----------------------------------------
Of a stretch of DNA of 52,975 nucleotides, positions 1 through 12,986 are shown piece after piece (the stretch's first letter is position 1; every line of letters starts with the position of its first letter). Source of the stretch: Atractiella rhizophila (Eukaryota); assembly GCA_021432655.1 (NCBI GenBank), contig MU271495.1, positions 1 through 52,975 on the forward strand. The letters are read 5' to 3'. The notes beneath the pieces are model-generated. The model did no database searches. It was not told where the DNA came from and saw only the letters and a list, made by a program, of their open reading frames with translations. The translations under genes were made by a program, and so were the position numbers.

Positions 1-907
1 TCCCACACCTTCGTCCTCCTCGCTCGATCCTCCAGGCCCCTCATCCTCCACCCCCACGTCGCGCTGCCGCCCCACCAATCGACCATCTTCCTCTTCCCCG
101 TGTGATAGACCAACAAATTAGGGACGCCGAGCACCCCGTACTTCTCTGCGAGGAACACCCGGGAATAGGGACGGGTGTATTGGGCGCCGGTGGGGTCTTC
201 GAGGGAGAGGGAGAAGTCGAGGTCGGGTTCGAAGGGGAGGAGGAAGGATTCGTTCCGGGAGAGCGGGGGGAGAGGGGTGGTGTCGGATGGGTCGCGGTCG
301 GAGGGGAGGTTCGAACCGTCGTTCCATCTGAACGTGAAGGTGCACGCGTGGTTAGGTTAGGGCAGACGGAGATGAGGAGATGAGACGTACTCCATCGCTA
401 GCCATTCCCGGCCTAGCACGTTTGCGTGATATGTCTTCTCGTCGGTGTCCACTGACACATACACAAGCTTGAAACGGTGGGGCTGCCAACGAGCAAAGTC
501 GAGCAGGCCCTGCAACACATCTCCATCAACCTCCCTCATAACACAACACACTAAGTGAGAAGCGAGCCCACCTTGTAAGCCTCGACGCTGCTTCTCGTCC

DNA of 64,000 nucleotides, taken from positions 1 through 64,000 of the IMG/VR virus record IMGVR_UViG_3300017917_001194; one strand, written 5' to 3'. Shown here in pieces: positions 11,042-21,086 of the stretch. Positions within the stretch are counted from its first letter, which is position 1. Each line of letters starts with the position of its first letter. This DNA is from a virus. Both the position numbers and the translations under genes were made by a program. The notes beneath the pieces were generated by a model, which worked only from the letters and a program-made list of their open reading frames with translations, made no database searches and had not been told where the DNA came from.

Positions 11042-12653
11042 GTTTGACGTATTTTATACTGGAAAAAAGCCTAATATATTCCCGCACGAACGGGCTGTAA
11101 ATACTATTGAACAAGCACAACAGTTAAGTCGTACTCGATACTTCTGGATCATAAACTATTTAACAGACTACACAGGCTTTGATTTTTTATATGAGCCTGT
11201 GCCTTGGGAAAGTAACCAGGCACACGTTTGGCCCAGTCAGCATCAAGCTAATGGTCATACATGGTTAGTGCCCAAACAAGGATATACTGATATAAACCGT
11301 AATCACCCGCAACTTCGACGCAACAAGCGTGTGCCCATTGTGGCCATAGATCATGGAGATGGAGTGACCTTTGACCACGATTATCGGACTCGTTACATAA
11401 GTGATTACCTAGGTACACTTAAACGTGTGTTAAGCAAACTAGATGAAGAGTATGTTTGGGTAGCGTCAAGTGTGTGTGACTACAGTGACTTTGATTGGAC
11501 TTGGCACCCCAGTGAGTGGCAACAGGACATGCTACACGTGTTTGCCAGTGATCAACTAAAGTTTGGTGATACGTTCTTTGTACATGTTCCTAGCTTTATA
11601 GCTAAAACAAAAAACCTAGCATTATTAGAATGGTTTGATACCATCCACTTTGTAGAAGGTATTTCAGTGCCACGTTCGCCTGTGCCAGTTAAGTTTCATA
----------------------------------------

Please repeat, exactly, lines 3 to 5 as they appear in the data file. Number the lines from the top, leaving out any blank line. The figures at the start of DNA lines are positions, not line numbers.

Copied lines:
1 TCCCACACCTTCGTCCTCCTCGCTCGATCCTCCAGGCCCCTCATCCTCCACCCCCACGTCGCGCTGCCGCCCCACCAATCGACCATCTTCCTCTTCCCCG
101 TGTGATAGACCAACAAATTAGGGACGCCGAGCACCCCGTACTTCTCTGCGAGGAACACCCGGGAATAGGGACGGGTGTATTGGGCGCCGGTGGGGTCTTC
201 GAGGGAGAGGGAGAAGTCGAGGTCGGGTTCGAAGGGGAGGAGGAAGGATTCGTTCCGGGAGAGCGGGGGGAGAGGGGTGGTGTCGGATGGGTCGCGGTCG